Aug 302018 0 Responses

Sometimes I Hate What I Write Too

It was wrong. There was a physical reaction in my gut the first time I read it. Wanting to give the author the benefit of the doubt, I read it several more times. Each time it was equally wrong as the first. How could the writer be so blind?

Had it been a post on Facebook, I could clearly communicate my disagreement with a well-crafted comment.

Had it been on Twitter I could have equally responded in 120 characters or less.

But it was neither of these. Instead, the words I was reading was from a book manuscript that I wrote.

When I first got the call about doing the audio version of my first marriage book, Friends, Partners & Lovers, I was excited. It sounds cool to say you are in the studio recording the audio version of the book. The publisher asked me if I wanted someone else to read the book and I laughed. I can’t imagine listening to my book being read by someone else. Of course, I would record it. About thirty minutes into the first recording session, the cool factor had quickly faded. Standing in one spot and reading for seven hours is not cool. Continually self-correcting or being corrected because of slurred words, mispronunciations, and mistakes is not fun. But we got it done.

With my second marriage book, Happily: 8 Commitments of Couples Who Laugh, Love & Last, about to hit the stores, last week I was back in the studio recording. On multiple occasions, I came to a line, read it, and then stopped. Something didn’t sound right. I went back and read it again. And again it didn’t sound right. Had this happened a few months earlier in the process, I would have made a notation and had the editors change the wording. But at this point, the book is locked. Words can’t be changed. So I kept trying to figure out what I was trying to say. And each time I found it.

Sometimes I was misreading a word–I was saying “should” when the text was “shouldn’t.”

At other times, the pacing was off. I was putting emphasis on the wrong part of the sentence which slightly changed the intent.

In a few occasions, I just didn’t understand the words until I put them in the larger context of the paragraph and suddenly the individual sentence made sense.

While the book can have mistakes and the ideas can clearly be wrong, having been edited this many times by this many people, most things are going to be logical and grammatically correct. Yet at times, I still struggled to understand the point. And they were my words in my book.

Think about this–if on occasion I struggle to understand the true intent of words that I have written, how much more difficult is it for you to understand what I’m trying to say? Of course, you are going to misunderstand, misread, or just not grasp my intention. In those moments, miscommunication will happen. And that doesn’t even include the times in which I’m certain to misspeak, miscommunicate, and not fully understand what I’m trying to say even though I’m the one talking. Beyond times of poor communication, there are many situations where you and I will simply disagree. That doesn’t mean one of us is stupid or evil or ill-intended. It just means that we are different and have differing views.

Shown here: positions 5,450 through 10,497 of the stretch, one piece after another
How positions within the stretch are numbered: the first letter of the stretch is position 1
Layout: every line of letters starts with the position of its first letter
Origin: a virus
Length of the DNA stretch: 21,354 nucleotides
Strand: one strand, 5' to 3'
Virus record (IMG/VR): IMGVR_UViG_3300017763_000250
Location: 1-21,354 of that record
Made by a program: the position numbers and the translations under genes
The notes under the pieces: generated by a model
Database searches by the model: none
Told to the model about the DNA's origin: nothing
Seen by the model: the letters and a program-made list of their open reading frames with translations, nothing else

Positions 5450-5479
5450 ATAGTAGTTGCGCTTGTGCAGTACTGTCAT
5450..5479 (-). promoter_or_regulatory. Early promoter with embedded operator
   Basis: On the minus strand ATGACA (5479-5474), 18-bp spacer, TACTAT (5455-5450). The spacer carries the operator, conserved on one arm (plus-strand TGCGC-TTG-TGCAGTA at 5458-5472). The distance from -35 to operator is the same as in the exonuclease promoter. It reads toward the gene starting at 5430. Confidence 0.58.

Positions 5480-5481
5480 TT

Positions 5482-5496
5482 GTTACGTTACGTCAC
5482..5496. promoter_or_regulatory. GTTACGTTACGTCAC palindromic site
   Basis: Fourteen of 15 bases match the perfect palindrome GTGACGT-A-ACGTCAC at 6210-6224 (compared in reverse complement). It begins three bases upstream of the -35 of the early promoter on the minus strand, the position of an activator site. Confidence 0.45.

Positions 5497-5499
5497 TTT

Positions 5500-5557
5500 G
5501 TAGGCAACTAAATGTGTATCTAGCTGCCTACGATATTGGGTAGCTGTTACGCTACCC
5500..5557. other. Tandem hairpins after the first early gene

Yet we rarely consider this. Instead, we:

  • assume our first reading/hearing of information
  • confidently believe our understanding is right
  • quickly demonize others
  • rarely seek clarification or understanding
  • never consider we could have misunderstood or be wrong

This is horrible when we do it to strangers on social media, but it’s horrific when we do with friends, family, and co-workers. But if I can’t understand myself, how often do I fail to understand others?

We must assume most disagreements are simply failures to communicate. Not until we are absolutely certain that we have understood not only the ideas of another but also their intent can we begin to determine if we agree or disagree with them. And only after that determination is made could we even consider the possibility that they are something more than just wrong or different.

This takes a lot of work and sadly, most of us are simply too lazy to communicate well. So instead, we take the easy way–assume we understand, know we are right, and judge everyone who seems to disagree with us.

We should do better. We should do the difficult, humble work of good communication–listen, ask questions, seek understanding, assume good intent, minimize differences, and maximize common ground. It takes more energy, but it breeds better relationships.

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